Designing learning experiences to be relatable and engaging
This is a blog post about butts.
Working on day 15 of the 80/20 design challenge. It's all about using the pen tool to draw bezier butts.— Nate Kadlac 🎨 (@kadlac) July 14, 2022
This is not your everyday design course.
There’s something interesting here - Nate’s managed to create this lovely compression.
I’ve been thinking a lot about designing learning experiences recently. In my last post notes on teaching & chairs I wrote:
I’m still learning how to teach (ha!). But I’ve found that when constructing a syllabus or a lesson there’s a kind of framework I follow. Maybe this is old news for teachers. It goes something like this:
- First figure out what the goal is for your students. Ideally you try and write this as a statement: after completing this course they will be able to…
- Understand what the current level of understanding is. What are the pre-existing approaches, mental models and experience of your students? For the courses I’ve been teaching I run a survey before I start to try and tease out these things.
- Decide on the content of the teaching. What are the topics you want to teach (that meet your students where they are and teach them the skills to meet their goals)?
Find ways to communicate each concept clearly so that it’s easy to grasp and hard to confuse, even for people from a wide range of backgrounds and experiences.
Points 1-3 are relatively straightforward. 4 is harder. I’ve found that there’s a huge gap between knowing a concept and being able to explain it clearly. If you get through 1-4 you’re doing pretty well as a teacher. But you’re still just telling them what you want them to know.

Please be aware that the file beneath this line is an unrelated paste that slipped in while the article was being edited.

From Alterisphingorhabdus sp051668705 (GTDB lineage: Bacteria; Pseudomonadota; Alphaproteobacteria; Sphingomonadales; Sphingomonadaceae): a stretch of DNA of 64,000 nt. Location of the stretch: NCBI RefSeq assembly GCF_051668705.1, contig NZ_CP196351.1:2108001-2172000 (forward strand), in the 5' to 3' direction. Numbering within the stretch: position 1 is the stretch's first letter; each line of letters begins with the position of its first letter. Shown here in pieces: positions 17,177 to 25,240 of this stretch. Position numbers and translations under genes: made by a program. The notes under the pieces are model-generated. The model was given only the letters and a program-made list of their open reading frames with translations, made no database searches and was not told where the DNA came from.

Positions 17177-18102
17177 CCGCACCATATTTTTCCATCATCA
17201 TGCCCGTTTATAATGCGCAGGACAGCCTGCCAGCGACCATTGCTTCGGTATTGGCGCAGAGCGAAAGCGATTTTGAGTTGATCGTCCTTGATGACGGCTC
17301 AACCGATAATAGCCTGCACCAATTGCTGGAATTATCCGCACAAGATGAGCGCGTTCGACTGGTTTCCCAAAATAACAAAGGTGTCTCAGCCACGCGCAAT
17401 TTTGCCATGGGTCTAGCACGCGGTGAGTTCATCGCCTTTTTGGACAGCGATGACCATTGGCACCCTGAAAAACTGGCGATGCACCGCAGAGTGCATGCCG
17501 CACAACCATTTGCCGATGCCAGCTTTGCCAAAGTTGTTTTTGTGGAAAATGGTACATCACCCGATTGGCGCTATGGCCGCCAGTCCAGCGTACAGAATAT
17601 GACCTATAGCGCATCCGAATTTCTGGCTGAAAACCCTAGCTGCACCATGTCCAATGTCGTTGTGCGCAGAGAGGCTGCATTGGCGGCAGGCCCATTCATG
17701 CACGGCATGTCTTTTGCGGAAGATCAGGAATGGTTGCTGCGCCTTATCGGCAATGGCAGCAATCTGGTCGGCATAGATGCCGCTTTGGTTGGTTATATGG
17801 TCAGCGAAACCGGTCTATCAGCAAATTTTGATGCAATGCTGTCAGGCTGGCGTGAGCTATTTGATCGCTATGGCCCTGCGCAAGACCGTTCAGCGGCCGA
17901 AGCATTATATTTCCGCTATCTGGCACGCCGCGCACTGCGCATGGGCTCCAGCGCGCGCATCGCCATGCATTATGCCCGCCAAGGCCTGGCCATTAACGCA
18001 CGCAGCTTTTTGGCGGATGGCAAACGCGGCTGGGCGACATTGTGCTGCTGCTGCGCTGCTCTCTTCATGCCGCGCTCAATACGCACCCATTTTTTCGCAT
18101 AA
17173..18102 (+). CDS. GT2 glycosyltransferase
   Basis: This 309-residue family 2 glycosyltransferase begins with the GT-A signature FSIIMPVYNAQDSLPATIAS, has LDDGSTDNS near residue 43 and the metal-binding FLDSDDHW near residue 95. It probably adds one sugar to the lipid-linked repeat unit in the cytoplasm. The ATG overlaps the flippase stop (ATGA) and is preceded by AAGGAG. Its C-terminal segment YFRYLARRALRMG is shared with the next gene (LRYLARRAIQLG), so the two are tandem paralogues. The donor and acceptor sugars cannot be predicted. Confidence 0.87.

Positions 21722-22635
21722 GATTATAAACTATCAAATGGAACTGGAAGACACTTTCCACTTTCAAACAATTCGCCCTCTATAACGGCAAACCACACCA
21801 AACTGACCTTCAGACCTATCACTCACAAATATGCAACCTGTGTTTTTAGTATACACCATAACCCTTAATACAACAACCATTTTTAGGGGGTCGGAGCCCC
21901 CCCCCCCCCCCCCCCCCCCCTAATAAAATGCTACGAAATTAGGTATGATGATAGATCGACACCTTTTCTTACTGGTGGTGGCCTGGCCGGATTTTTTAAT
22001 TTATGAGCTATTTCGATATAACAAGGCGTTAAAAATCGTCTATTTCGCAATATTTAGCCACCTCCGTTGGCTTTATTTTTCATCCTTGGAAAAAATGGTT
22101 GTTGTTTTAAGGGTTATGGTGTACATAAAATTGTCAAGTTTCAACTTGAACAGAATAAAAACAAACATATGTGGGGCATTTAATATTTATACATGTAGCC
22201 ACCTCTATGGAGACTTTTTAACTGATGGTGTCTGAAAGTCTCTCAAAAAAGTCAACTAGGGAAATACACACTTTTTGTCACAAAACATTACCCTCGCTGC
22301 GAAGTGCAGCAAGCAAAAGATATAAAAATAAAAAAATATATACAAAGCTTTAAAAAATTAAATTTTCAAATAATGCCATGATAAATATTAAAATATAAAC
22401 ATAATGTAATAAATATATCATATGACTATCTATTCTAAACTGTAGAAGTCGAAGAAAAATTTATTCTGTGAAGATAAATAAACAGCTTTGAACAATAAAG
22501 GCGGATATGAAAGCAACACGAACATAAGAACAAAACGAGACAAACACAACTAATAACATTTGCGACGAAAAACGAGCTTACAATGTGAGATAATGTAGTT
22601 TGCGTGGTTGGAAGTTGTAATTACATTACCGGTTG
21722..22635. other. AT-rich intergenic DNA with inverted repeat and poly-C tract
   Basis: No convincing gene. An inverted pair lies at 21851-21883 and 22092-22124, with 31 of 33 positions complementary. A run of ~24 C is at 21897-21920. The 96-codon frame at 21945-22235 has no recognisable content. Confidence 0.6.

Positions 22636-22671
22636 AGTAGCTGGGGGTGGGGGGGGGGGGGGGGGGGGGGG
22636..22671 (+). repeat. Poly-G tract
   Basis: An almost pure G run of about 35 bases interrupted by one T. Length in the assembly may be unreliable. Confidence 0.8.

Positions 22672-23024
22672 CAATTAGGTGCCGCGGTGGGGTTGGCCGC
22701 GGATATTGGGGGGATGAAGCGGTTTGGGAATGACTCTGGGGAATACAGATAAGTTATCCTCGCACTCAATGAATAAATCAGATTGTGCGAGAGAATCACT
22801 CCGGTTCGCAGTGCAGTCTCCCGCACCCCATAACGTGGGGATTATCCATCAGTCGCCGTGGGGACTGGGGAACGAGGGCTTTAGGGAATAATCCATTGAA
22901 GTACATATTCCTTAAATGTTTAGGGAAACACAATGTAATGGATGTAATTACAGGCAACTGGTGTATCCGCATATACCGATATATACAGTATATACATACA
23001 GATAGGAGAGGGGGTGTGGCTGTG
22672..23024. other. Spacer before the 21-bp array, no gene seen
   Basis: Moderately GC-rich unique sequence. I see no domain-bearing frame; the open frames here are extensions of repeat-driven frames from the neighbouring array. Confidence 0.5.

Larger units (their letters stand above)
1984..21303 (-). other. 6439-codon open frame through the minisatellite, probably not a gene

There’s more you can do:
- Find examples, data points and evidence that what you’re teaching is true. It’s one thing to make an assertion like “Your presentation should have an executive summary” and quite another thing to find evidence for your claim. Can you convince your students to both care about what you’re saying AND believe you?
- Find some stories that deepen the emotional connection to the subject. Why is this stuff important? Why do you care? What are real examples from the world that show this learning in action?
- Shift the teaching from telling to showing - find ways for students to come to their own insights. The highest artform of this is to never once tell the student what you want them to know, but to allow them to arrive there themselves.
- Once you’ve done all of these things, finally, you need to make it entertaining. You need to make the teaching experience capture their attention for extended periods of time.
Designing Bezier Butts is firmly level 8 kind of stuff. Beyond thinking about what you want to teach, and simply telling people what you know, Nate’s thinking about designing a learning experience that is relatable (everyone has a butt!) and engaging (who doesn’t want to have fun drawing bezier butts!)
What’s nice when someone coins a phrase like this is that it’s sticky. Forever now, when I’m thinking about designing a learning experience I can just remember the phrase bezier butts and instantly think about how to make the learning more relatable and entertaining.
Thanks Nate. (Also be sure to sign up for Nate’s great 80/20 design course - sounds like fun!)
Inspired, I took a few minutes to figure out how to use the bezier tool and drew a butt:
Some Notes on Agency at Work